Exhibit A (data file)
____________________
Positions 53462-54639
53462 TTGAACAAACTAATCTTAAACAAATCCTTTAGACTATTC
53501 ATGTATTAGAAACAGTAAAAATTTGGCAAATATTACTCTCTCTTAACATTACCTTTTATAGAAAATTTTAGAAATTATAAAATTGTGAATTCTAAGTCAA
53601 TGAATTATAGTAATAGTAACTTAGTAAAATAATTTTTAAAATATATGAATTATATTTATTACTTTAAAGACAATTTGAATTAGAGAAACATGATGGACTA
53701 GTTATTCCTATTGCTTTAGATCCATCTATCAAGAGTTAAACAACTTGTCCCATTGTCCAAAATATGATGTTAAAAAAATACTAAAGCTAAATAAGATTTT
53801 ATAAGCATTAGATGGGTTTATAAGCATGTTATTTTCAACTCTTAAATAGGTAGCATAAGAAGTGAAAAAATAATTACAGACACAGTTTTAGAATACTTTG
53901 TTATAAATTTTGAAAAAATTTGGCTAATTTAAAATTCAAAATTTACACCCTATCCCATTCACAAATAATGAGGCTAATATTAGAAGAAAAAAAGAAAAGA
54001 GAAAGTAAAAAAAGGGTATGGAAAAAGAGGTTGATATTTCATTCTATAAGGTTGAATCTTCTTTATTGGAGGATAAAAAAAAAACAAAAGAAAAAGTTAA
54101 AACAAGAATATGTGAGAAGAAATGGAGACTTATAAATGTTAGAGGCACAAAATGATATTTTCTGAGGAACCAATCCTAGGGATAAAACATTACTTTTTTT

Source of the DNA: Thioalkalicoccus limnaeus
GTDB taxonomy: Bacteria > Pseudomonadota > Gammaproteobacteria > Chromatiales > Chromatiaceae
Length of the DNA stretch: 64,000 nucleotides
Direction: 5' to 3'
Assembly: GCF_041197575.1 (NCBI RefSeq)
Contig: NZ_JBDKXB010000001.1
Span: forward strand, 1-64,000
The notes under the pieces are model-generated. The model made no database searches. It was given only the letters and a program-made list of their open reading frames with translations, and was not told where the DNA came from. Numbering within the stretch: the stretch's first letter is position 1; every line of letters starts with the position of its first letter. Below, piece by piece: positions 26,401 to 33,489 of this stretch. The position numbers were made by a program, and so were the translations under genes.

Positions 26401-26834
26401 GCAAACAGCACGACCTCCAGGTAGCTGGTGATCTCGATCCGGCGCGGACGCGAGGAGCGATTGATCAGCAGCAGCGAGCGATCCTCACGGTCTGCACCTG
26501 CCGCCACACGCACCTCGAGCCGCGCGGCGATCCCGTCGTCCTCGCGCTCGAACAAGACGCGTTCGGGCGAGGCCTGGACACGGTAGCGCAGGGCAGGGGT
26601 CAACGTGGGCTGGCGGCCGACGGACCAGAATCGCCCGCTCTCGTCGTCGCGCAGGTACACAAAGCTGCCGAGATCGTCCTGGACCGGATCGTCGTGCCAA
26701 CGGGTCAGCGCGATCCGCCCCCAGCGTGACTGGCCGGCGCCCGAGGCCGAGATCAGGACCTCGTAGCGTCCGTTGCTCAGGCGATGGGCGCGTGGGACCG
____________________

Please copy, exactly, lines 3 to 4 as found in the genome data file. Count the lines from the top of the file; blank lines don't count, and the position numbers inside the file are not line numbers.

53501 ATGTATTAGAAACAGTAAAAATTTGGCAAATATTACTCTCTCTTAACATTACCTTTTATAGAAAATTTTAGAAATTATAAAATTGTGAATTCTAAGTCAA
53601 TGAATTATAGTAATAGTAACTTAGTAAAATAATTTTTAAAATATATGAATTATATTTATTACTTTAAAGACAATTTGAATTAGAGAAACATGATGGACTA